The Link Between Viruses And Hearing Loss

Viral infections can cause hearing loss. Viral infections can directly injure inner ear structures, induce inflammatory responses, or increase susceptibility to bacterial and fungal infections leading to hearing loss. The loss of hearing that is a product of viruses can be congenital or acquired, unilateral, or bilateral. Sensorineural hearing loss is most common, although conductive and mixed hearing loss is also possible. The good news is that many of these viruses are preventable.

Viruses And Hearing Loss

No single virus causes hearing loss, and everyone’s experience is unique. A hearing loss can result from a childhood infection or an episode later in life. There is no guaranteed way to avoid hearing loss, but vigilance and symptom recognition can prevent the spread of these viruses. Of course, an accurate diagnosis and effective treatment are necessary, so it is crucial to know what kinds of viruses cause hearing loss.

Childhood Viruses

Children who have congenital viruses are at high risk for hearing loss. A few of these congenital viruses include:

  • German Measles or Rubella. An infection transmitted through fluids, this RNA virus can cause hearing loss 6-12 months after birth.
  • This DNA virus is responsible for the majority of non-genetic sensorineural hearing loss in infants and children.
  • Lymphocytic Choriomeningitis. This virus transmits through contact with rat feces, urine, and saliva.

Congenital And Acquired Hearing Loss Viruses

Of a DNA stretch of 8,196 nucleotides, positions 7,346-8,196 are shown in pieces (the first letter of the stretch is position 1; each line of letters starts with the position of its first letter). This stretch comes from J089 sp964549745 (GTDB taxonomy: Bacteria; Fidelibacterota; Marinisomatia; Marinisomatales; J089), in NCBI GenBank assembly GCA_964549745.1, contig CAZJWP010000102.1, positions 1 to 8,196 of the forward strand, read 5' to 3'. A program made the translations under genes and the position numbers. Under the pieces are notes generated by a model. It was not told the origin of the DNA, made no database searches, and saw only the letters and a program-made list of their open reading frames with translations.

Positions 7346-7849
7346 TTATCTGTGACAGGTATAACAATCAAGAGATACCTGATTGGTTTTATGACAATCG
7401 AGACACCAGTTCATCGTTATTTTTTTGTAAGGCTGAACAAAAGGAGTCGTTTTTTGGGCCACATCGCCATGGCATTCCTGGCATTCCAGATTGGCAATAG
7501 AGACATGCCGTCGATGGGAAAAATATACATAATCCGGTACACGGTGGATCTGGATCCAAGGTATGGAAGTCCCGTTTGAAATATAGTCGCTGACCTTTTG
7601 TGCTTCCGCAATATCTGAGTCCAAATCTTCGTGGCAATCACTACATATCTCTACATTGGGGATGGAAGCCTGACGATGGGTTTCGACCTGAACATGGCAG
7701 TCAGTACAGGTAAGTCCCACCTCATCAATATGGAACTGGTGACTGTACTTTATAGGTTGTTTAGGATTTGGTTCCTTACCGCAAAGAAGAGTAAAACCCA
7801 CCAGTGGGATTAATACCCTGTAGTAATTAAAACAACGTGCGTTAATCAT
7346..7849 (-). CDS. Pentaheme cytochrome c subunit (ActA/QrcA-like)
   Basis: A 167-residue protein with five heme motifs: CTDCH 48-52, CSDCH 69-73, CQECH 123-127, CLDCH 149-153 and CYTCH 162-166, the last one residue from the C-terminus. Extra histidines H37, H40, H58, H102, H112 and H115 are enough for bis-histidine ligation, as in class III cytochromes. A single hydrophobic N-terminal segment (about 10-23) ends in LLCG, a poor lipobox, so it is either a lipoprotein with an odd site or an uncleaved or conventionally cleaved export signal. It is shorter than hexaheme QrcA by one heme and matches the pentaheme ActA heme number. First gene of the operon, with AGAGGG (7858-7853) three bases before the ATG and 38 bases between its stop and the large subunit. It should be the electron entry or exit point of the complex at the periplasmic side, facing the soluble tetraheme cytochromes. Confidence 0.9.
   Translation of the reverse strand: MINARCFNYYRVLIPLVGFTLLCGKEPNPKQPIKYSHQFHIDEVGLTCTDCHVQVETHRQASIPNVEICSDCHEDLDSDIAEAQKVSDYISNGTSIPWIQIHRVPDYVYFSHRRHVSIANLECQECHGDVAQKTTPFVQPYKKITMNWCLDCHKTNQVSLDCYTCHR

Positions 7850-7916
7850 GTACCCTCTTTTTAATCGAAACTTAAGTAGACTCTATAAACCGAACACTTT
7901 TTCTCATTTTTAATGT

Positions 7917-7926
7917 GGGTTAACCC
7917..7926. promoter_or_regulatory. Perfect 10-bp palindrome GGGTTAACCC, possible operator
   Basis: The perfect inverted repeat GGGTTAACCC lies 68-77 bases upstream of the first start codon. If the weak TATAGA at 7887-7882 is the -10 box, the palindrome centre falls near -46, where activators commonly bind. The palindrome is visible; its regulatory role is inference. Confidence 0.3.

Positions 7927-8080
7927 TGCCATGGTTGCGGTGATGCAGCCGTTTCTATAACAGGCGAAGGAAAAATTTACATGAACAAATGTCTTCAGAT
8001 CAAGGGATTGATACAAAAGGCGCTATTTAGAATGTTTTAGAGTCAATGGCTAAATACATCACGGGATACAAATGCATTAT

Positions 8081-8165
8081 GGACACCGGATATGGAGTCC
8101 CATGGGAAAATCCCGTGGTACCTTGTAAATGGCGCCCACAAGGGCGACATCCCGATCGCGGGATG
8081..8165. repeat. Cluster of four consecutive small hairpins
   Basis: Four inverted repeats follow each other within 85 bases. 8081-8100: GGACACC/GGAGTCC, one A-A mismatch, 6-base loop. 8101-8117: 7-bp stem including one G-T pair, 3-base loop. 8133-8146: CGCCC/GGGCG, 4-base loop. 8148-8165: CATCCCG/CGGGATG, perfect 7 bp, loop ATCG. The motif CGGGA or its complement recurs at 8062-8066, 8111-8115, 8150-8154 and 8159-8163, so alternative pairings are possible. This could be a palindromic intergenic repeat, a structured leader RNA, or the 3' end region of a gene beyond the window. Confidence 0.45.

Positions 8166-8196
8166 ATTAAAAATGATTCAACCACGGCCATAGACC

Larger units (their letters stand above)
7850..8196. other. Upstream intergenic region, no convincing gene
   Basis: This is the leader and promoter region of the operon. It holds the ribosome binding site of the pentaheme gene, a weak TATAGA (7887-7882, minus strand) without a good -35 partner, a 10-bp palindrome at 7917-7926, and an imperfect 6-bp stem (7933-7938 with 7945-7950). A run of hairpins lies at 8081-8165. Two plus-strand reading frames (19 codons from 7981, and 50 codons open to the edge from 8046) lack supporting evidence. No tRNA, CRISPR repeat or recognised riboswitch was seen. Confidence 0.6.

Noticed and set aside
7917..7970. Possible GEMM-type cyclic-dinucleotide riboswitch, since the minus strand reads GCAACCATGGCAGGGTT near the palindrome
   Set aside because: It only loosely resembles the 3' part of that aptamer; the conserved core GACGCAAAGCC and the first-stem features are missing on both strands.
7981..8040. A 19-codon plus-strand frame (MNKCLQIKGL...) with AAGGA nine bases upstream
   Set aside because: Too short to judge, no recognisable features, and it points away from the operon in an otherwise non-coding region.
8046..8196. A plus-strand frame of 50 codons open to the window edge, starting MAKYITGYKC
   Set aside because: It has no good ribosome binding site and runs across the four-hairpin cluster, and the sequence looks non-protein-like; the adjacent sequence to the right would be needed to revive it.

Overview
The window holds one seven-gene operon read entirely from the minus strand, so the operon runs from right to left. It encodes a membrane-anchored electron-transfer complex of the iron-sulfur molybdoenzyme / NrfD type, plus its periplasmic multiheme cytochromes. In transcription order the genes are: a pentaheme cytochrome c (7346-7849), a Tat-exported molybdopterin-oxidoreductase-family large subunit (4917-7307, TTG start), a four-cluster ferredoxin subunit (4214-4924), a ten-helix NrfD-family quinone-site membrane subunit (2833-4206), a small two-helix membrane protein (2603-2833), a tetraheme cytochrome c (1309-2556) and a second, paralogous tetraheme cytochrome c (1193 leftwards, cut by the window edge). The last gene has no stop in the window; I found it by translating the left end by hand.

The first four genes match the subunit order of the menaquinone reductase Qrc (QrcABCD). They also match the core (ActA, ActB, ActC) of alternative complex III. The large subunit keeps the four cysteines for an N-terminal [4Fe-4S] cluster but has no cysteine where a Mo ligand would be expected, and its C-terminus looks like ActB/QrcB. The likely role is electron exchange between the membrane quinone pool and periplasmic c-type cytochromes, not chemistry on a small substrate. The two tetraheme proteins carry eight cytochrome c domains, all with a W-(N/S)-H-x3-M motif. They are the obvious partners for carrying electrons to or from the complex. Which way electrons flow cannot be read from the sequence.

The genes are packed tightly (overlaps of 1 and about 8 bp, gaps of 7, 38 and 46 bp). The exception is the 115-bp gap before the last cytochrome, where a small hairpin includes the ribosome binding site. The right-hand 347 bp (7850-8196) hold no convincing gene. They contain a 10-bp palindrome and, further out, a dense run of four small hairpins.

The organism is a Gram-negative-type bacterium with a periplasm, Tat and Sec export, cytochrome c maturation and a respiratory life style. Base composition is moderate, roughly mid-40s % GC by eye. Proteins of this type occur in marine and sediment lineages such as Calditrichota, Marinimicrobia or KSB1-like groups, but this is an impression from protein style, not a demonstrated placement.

Children and adults who have sensorineural hearing loss can get the following viruses, which can cause congenital and acquired hearing loss after the infection. These include:

  • HSV Types 1 & 2. Adults can acquire this one through contact while children can acquire it in-utero.
  • Human Immunodeficiency Virus (HIV). A well-known RNA virus that can develop into AIDS and other conditions.

Acquired Hearing Loss Viruses

This group includes those viruses that cause acquired hearing loss. Acquired hearing loss is a form of hearing loss that occurs in older adults who do not have a congenital infection. These viruses include:

  • West Nile Virus. A well-known RNA virus that transmits through insects.
  • Varicella-Zoster Virus. A DNA virus that affects the nerves of the face, auditory canal, and tongue.
  • An RNA virus that accounts for many cases of profound hearing loss.
  • An RNA virus that causes sensorineural hearing loss.


There are no guaranteed ways to prevent hearing loss. However, you must get tested regularly and stay vigilant regarding your health. It is crucial to get yourself and your child vaccinated. A single case of mumps or measles can cause acquired hearing loss. Even if your child recovers from measles, immunodeficient children remain at risk. Protect your ears! Avoid spending lengthy amounts of time in noisy environments and always use protection where indicated. You can’t prevent hearing loss, but you can protect yourself from it.


If you have a hearing loss, it is critical to seek treatment as soon as possible. Untreated hearing loss can quickly become detrimental to your overall health. Schedule a hearing evaluation with a hearing healthcare professional for a proper diagnosis and treatment.


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